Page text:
Week 10.5, or the Mental Health Project

In the spirit of being honest, I won’t lie about my lapse in blogging over the last two weeks. My mental health took a very serious turn for the worse and I ended up having to go stay with my parents for a week until I got stable again.

Despite having missed an entire week of school and work, I’m surprisingly not stressed out by it. What I am stressed about is my mother also falling (physically) ill right as I was scheduled to go come back to Williamsburg. She went to the hospital yesterday for a ruptured appendix and so naturally I drove right back to Suffolk and parked my butt on the futon in her room.

For the last maybe three weeks, my life has been an undeniable mess.

And for some reason, that’s also why I’m not stressed about school.

Somewhere in between the tears and panic attacks, the stomach aches and urgent care visits, the doctors appointments and naps, I realized that I only have one body and I only get one life. Fact of the matter is, my body and my mind do not require school. They do, however, require attention and care. I realized that I can do literally nothing else if my body is not properly fed and watered and if my mind and my emotions have been neglected. I have to cater to myself first. I have to check in with myself, make sure I’m okay. I need to rest when I’m tired. I need to honor my feelings when I’m down. I have every right to ask for what I need to feel nourished spiritually and emotionally so that I can function.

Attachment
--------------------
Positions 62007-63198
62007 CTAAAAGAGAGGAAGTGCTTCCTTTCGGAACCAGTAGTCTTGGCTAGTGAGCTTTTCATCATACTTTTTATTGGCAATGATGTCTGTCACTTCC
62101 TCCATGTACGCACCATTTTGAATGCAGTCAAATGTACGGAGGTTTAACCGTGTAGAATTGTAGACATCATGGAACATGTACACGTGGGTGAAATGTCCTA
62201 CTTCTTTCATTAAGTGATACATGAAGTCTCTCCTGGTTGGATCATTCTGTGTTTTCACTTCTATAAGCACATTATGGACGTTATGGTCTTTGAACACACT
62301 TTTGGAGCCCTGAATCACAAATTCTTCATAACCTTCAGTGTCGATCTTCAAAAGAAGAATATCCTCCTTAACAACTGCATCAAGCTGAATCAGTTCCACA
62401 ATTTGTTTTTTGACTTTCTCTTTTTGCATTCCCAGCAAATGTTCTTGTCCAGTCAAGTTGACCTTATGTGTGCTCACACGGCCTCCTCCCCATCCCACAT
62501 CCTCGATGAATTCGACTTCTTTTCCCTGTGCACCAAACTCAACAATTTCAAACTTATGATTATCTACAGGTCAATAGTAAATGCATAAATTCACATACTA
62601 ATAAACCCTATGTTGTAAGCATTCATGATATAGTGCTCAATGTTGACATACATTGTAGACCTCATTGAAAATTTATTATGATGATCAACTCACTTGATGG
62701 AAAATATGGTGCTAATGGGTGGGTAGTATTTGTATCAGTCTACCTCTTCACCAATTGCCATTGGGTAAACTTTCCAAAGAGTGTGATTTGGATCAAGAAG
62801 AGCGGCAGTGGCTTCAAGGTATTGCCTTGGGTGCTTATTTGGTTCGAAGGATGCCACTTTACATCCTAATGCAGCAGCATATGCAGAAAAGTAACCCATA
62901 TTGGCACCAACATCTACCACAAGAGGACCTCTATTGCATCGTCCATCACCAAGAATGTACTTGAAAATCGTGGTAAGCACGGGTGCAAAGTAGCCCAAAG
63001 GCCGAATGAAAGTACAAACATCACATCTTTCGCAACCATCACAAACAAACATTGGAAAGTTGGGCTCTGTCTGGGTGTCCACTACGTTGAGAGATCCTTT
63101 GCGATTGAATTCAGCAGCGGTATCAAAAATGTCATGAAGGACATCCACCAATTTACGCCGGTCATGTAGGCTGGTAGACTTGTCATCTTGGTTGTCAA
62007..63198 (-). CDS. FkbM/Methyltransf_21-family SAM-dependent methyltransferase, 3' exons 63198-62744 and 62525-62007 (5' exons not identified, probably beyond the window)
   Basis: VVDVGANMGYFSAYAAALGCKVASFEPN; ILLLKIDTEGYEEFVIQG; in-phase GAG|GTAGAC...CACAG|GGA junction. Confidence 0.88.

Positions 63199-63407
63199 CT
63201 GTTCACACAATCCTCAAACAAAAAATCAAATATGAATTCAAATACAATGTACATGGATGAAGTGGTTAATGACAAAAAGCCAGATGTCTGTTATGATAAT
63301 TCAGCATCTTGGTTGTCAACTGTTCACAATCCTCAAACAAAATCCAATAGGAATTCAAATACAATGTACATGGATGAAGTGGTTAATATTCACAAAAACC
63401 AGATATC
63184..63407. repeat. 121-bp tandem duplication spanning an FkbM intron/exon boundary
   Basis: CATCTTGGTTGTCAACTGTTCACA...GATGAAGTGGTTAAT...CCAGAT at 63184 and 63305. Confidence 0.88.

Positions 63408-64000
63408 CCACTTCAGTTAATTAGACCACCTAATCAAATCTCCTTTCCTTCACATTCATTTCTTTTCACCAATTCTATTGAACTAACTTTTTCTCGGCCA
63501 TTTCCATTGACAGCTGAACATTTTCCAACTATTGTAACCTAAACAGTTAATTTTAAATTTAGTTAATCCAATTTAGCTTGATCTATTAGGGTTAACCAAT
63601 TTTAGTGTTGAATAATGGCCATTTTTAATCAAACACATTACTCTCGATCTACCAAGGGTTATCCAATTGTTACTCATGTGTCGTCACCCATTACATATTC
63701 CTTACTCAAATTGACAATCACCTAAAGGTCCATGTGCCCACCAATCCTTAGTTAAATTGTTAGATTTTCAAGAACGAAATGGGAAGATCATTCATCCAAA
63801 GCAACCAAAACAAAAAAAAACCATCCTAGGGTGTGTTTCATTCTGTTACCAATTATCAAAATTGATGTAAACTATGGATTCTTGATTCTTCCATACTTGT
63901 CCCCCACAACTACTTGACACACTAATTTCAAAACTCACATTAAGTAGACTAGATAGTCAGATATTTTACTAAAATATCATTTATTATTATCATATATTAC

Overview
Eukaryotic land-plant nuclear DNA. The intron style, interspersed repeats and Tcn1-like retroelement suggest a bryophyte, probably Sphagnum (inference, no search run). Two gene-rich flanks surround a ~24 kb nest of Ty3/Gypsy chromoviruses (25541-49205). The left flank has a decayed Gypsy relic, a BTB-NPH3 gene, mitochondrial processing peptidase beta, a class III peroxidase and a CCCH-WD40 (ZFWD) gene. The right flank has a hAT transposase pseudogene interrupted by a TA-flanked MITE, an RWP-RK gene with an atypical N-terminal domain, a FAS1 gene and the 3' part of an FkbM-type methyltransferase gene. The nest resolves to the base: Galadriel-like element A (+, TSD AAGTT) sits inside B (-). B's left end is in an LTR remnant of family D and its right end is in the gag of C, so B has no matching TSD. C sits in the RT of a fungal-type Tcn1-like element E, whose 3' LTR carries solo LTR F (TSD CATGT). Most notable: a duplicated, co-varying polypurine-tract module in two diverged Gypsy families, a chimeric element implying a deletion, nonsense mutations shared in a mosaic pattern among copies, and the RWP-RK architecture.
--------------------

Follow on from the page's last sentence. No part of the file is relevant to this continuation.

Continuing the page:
Somehow, I let myself believe that the only way to operate was on productivity/excellence lever 12/10. That same perfectionism that is so motivating is also what pushed me all the way down.

have to do better.

There is no way I can accomplish any of the things I want to do if I don’t learn to take care of myself, or how to say no something, or how to stop giving every little thing 3,000 %.